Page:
First comprehensive atlas of human gene activity released

March 26, 2014

A large international consortium of researchers has produced the first comprehensive, detailed map of the way genes work across the major cells and tissues of the human body. The findings describe the complex networks that govern gene activity, and the new information could play a crucial role in identifying the genes involved with disease.

"Now, for the first time, we are able to pinpoint the regions of the genome that can be active in a disease and in normal activity, whether it's in a brain cell, the skin, in or in hair follicles," said Winston Hide, associate professor of bioinformatics and computational biology at Harvard School of Public Health (HSPH) and one of the core authors of the main paper in Nature. "This is a major advance that will greatly increase our ability to understand the causes of disease across the body."

The research is outlined in a series of papers published March 27, 2014, two in the journal Nature and 16 in other scholarly journals. The work is the result of years of concerted effort among 250 experts from more than 20 countries as part of FANTOM 5 (Functional Annotation of the Mammalian Genome). The FANTOM project, led by the Japanese institution RIKEN, is aimed at building a complete library of .

Researchers studied human and using a new technology called Cap Analysis of Gene Expression (CAGE), developed at RIKEN, to discover how 95% of all human genes are switched on and off. These "switches"—called "promoters" and "enhancers"—are the regions of DNA that manage gene activity. The researchers mapped the activity of 180,000 promoters and 44,000 enhancers across a wide range of human cell types and tissues and, in most cases, found they were linked with specific cell types.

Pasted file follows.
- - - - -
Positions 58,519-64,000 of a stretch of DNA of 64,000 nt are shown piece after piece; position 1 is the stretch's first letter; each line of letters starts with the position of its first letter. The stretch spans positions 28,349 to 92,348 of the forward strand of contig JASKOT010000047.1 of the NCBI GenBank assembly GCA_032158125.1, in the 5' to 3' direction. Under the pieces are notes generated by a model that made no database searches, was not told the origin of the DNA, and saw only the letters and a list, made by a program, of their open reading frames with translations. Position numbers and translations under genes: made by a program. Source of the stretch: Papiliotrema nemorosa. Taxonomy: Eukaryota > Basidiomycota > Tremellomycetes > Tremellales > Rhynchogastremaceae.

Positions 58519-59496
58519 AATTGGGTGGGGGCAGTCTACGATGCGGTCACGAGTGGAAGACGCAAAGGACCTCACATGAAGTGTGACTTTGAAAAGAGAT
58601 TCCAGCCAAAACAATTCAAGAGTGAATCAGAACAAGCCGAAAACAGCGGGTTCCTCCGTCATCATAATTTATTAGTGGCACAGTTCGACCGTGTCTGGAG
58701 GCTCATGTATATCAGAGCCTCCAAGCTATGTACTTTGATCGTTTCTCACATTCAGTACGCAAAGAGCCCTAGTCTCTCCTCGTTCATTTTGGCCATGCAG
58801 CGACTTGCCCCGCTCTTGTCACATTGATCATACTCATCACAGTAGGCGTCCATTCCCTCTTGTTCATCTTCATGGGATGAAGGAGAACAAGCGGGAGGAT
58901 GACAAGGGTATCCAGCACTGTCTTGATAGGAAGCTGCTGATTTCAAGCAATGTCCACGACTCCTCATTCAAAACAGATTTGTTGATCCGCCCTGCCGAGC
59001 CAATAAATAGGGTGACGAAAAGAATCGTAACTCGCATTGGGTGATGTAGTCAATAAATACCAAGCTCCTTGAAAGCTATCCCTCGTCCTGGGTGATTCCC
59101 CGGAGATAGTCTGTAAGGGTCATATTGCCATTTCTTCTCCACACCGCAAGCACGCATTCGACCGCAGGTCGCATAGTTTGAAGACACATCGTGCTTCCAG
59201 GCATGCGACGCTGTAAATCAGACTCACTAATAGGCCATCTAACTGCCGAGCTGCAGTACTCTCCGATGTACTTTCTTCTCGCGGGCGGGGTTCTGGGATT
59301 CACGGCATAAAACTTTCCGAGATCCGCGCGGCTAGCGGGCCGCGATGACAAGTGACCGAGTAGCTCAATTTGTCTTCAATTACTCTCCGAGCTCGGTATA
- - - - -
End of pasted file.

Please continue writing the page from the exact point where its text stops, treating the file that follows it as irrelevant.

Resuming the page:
"We now have the ability to narrow down the genes involved in particular diseases based on the tissue cell or organ in which they work," said Hide. "This new atlas points us to the exact locations to look for the key genetic variants that might map to a disease."

More information: "A promoter-level mammalian expression analysis," Alistair R. R. Forrest; Hideya Kawaji; J. Kenneth Baillie; Michiel J. L. de Hoon; Timo Lassmann; Masayoshi Itoh; Kim M. Summers, Harukazu Suzuki, Carsten O. Daub, Jun Kawai, Peter Heutink, Winston Hide, Tom C. Freeman, Boris Lenhard, Vladimir B. Bajic, Martin S. Taylor, Vsevolod J. Makeev, Albin Sandelin, David A. Hume, Piero Carninci and Yoshihide Hayashizaki, Nature, March 27, 2014. dx.doi.org/10.1038/nature13182

Related Stories

Recommended for you

Study identifies 'major player' in skin cancer genes

July 27, 2015

A multidisciplinary team at Yale, led by Yale Cancer Center members, has defined a subgroup of genetic mutations that are present in a significant number of melanoma skin cancer cases. Their findings shed light on an important ...

Researchers find gene associated with thinking skills

July 15, 2015

An international team of researchers, including investigators from the University of Mississippi Medical Center (UMMC), has identified a gene that underlies healthy information processing—a first step on a complicated road ...

Rsu1 gene linked to regulation of alcohol consumption

July 14, 2015

(Medical Xpress)—A large team of international researchers has found a link between the Rsu1 gene and the degree of impact of alcohol consumption on both fruit flies and humans. In their paper published in Proceedings of ...

0 comments

Please sign in to add a comment. Registration is free, and takes less than a minute. Read more

Click here to reset your password.
Sign in to get notified via email when new comments are made.